Friday, December 14, 2007

Party Like it's Beethoven's Birthday Eve!

Rating The Beethoven
An Arguably Vacuous but Kinda Fun Exercise in Classical Music Appreciation

In yesterday's comments, Rex Parker volunteered his personal ranking of the Beethoven Symphonies: 3, 6, 7, 5, 9, 1, 8, 4, 2.

Well, it doesn't take much to set me off, and I ended up spending far too much of Friday afternoon considering this very weighty issue. It didn't take me too long just to rank the symphonies. What got me thinking, though, was how my favorite symphonies by other composers compare to my Beethoven rankings. It's a way of illustrating what I've always kind of suspected: although other individual symphonies can certainly hold their own among the Beethoven works, no other composer can really compete across the board. Not in the symphony department, anyway.

Here's how my rankings go. The comparisons, by the way, are only with other 19th Century symphonists. 20th Century music is kind of a different deal.

Beethoven's Sixth (Pastorale)
The Sixth is basically in a three-way tie for my favorite symphony, along with Mahler's First (the "Titan") and Sibelius' Second. If I could never hear any of these three symphonies again, it would be a tangible blow to my quality of life.

Beethoven's Seventh.
There's a three-way tie for second, too. The Seventh is tied with Dvorak's Seventh and Sibelius' Fifth. I do like Sibelius awfully much, but after running even with Beethoven in the top two, my third-favorite Sibelius, the Sixth, won't even crack this list.

Beethoven's Ninth

After the Ninth comes my favorite Mozart symphony, the 40th, and my favorite Tchaikovsky, the 5th. Also probably my second-favorite Dvorak, the 9th or "New World." But again, my third-favorite Dvorak won't make this list.

Beethoven's Fourth

My favorite Haydn, the 82nd ("The Bear") goes about here. Schubert's 9th ("the Great") too.

Beethoven's Third ("Eroica")

Mendelsohn's Fourth

Beethoven's Eighth

Brahms' Second

Beethoven's Fifth

My second favorite Mahler, the Fourth.

Beethoven's First

Beethoven's Second

Schumann's Third ("Rhenish")

Berlioz's "Symphonie Fantastique."

Alright, that's more than enough of that game. You see my point: Beethoven's B-game is as good or better than the A-game of most of the great masters. If any of y'all want to throw in your own Beethoven rankings, it would provide some amusement for this numbers-oriented blogger. No pressure.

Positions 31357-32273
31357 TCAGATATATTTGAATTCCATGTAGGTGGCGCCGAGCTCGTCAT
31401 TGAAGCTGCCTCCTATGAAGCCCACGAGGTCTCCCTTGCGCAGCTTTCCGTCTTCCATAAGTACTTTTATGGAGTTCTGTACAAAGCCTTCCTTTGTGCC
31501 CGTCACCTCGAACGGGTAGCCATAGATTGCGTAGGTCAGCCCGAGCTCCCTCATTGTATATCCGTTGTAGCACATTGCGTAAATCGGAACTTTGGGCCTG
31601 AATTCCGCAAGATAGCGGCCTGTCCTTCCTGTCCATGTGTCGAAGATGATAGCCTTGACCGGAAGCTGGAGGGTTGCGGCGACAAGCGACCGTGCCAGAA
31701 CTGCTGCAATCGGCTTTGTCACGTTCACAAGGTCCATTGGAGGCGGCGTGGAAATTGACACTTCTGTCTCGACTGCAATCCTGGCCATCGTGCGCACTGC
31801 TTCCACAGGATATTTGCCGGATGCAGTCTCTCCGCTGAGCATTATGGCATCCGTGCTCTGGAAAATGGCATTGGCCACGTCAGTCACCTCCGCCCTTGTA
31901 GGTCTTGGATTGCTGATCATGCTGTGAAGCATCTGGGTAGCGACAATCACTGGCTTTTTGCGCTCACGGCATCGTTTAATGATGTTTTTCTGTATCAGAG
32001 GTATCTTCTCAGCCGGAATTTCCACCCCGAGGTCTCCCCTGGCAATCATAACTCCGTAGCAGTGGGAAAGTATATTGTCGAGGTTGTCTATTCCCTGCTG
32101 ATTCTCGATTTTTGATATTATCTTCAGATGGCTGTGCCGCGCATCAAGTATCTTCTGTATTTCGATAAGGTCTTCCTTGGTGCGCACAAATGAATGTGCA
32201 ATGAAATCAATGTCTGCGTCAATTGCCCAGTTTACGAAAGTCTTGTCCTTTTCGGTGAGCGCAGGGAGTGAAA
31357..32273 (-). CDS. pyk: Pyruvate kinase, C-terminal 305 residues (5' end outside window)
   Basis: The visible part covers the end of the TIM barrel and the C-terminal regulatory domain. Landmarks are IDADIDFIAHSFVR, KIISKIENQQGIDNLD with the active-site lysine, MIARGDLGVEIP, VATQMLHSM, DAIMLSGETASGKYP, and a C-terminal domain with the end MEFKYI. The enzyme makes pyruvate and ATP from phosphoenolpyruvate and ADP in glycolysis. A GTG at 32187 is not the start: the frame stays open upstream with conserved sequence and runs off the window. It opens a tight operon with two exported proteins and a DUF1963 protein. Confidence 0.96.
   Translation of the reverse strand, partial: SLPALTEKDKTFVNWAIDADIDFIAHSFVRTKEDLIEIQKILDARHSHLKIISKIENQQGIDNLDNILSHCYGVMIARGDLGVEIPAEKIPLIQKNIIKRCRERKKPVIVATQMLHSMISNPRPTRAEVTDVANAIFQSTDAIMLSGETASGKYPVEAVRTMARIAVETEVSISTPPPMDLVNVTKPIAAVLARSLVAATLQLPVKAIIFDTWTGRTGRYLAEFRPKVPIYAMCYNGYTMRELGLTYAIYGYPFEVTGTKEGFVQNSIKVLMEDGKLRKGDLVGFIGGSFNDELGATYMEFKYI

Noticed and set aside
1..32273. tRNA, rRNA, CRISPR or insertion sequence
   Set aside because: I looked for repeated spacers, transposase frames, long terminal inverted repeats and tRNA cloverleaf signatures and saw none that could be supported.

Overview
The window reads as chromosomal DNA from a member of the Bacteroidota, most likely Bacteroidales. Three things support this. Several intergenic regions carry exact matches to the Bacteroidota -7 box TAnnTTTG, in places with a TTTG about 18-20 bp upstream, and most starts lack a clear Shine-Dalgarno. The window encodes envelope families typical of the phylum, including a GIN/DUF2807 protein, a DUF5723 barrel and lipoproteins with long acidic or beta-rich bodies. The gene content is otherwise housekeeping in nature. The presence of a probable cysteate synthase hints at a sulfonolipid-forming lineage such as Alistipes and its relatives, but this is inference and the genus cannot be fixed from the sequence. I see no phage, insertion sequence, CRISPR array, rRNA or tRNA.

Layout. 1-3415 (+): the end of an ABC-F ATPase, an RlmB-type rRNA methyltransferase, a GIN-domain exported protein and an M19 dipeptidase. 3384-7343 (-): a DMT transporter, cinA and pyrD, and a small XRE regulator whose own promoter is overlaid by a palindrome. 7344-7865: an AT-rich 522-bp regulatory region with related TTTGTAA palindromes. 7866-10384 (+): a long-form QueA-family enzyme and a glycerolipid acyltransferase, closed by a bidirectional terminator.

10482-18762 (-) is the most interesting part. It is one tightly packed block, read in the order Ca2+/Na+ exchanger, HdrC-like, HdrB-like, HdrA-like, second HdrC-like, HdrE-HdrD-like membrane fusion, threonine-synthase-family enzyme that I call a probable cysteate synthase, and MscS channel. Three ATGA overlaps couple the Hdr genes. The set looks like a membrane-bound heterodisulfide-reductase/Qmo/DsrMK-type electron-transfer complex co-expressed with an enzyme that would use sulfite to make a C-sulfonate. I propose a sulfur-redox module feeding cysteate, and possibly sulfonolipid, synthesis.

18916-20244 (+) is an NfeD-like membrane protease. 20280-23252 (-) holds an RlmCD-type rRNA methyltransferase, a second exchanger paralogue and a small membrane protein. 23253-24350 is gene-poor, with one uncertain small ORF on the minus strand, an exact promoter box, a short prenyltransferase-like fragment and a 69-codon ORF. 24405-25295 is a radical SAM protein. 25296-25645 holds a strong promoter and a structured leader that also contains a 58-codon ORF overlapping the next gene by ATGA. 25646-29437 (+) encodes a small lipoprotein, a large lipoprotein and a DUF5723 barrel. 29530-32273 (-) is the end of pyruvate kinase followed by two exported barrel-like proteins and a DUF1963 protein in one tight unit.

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Saturday
Countdown to Beethoven's Birthday
Beethoven's Eighth Symphony

There's an olde tradition that the odd-numbered Beethoven symphonies are the serious, stormy ones, and the even-numbered symphonies are the more lighthearted ones. This idea has survived generations of students of the 2nd, 4th, 6th, and 8th saying "no, no, they're ALL very serious!" for the simple reason that, well, it's obviously true.

Where the Second was just generally good-natured, the Fourth wove joyfulness out of chaos, and the Sixth was a sun-soaked (if briefly rain-drenched) romp in the country, the eighth is a happy evening at the town dance. From its happy opening theme through to the end, it has a strong pulse and infectious melodies.

I used to dislike the Eighth. It didn't sound Beethoven-y enough for me; its brilliant, pleasing sounds seem a little more in the Mozart/Haydn spectrum. Well, I wasn't alone. The story goes that a contemporary asked Beethoven why the Seventh was so much more popular than the Eighth. Beethoven's typically contrarian response: "Because the Eighth is so much better."

1 comment:

Boo said...

For too long I have let the classical yen slide by the wayside. Though you did spur me on to get some going while doing the housework.

I went to my old favorite had to spell Tchaikovsky though.

I don't put enough effort into listening to be able to rate anything. And that goes for all genres. I just go with the feeling.

It's hard one to convince kids about unless they have the chance to listen, that this music is as powerful in its effect as any and more.

Thank you for reminding me. it's in the pod now!